Book and/or series branding is essential when marketing. People need to be able to recognize your book at a glance. This involves more than just using your cover on everything, although that is a good place to start.
Once you have your cover, you'll want to use the font, or at least a similar font of your title to make other promotional materials like bookmarks and the like. You can read more about promotional items in my posts from last week.
Let's say you have your very first book cover. Let's also say that you are writing a series. I'll use my book as an example:
This cover was designed by my publishers. I picked out the image and they did they rest. Take note of the font and the placement of the title, author name and flower. We'll come back to those in a bit.
On the back, you can see that my publisher used the blue from the water on the front, as well as the same font. Do you notice something else? The bright pink hibiscus has been cut out and transferred to the back to add CONSISTENCY.
Consistency is key to branding.
I have used this flower in other marketing materials as well. It does two things: 1. reminds people of my cover 2. alludes to a specific location in which the book takes place: Hawaii.
Let's move on to the cover that I designed for the short story that is a companion to Obsidian. I did not have access to the same font that is used in the title of Obsidian. It is best if you do, but sometimes, you have to work with what you've got.
Now, since I could not use the same font, I branded it another way. Remember how I told you to take note of the placement of the title, author name and flower?
If you take a look at the cover for Ruby, you'll notice that the titles and author name are in the same spot and the attention grabbing ruby broach takes the place of the attention grabbing flower.
I used the black background because it is a companion to Obsidian and obsidian is of course, black. Another reason: Black and red are the go-to colors for paranormal works these days. This cover not only tells you that its in the right genre category, but also conveys a sense of mystery. Why the ruby broach?
The point is, your covers don't have to look like altered copies of each other. Although it is a good thing if they closely resemble each other, it is not required to create a brand look for your series.
A good example of branding a series is the Twilight series. You can go look up the books and easily see that even though the images used are unrelated, the series looks like it belongs together. If you had only ever seen the covers for Twilight and New Moon, it's likely that if you walked past the cover for Eclipse or Breaking Dawn, that you would immediately know that those books belong in the series without reading the title.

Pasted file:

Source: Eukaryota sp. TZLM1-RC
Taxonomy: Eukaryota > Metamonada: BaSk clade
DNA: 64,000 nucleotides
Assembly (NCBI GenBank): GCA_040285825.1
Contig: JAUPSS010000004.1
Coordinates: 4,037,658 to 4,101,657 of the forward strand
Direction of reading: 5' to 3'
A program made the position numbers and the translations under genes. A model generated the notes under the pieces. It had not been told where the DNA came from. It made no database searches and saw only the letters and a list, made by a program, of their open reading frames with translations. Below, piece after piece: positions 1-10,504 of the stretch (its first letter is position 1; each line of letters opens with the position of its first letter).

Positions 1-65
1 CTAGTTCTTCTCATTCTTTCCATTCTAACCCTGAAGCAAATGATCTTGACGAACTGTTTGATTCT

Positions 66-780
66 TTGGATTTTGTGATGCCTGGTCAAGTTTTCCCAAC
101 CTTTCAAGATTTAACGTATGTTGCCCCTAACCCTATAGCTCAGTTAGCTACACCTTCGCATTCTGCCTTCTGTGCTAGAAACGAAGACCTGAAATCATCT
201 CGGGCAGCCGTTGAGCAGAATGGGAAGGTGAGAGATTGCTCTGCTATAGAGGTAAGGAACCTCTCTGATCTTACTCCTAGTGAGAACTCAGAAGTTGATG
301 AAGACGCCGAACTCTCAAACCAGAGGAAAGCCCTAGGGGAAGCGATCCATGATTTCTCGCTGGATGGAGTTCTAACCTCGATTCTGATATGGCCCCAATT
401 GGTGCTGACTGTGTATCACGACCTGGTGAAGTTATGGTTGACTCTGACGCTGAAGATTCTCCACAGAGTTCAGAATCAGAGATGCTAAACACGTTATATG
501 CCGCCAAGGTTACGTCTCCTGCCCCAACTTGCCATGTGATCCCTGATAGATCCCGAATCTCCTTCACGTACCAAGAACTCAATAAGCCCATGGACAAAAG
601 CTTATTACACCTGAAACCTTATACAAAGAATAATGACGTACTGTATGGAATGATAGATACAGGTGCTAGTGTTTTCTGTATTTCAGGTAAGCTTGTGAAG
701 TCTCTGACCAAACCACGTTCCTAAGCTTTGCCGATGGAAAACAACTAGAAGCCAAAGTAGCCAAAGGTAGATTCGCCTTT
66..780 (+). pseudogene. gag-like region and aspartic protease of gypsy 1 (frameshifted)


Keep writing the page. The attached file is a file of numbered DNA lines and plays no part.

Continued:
That brings me to my next point. Titles are important in a series even more than they are important for stand alone books. Take my books for example.
Obsidian: Mystic Stones Series #1
Moonstone: Mystic Stones Series #2
Amethyst: Mystic Stones Series #3
Emerald: Mystic Stones Series #4
Bloodstone: Mystic Stones Series #5
Ruby: A Mystic Stones Jewel
Seeing a pattern? You need that sort of consistency. Just like in Twilight and the House of Night Series. Your book title is more recognizable when the books in a series are named similarly. Books that are three in a series titled something like . . .
Phone Calls: Blah Blah Series #1
The Big Flower: Blah Blah Series #2
Craziness: Blah Blah Series #3
. . . are missing series branding. As a reader, I may read Phone Calls and then months later, see the title The Big Flower and never make the connection. People are more likely to continue reading a series they liked than they are to pick up a completely new stand alone book given a choice between the two. They are already invested in your characters and your world, so they want to continue that, but they can't if you don't give them the proper chance to recognize your series.
Okay. Now that we got the series talk out of the way, branding a stand alone book may be more difficult than branding a series. My advice is to use the same colors, fonts and style in your promotional materials. If you look at my infographic that I made for Obsidian, you can see the color of the center of the flower has been used in the infographic. The font that I used conveys more of a "technical" feel than a swirly feel like a calligraphy font would have. By using the techy font, I mimicked the title font without using the same exact font.
Well, I think that's all for today. Come back tomorrow for more info on why your book should have it's own business card. This is a concept I mentioned last week in THIS POST.
Do you have any ideas on how to brand your book or series?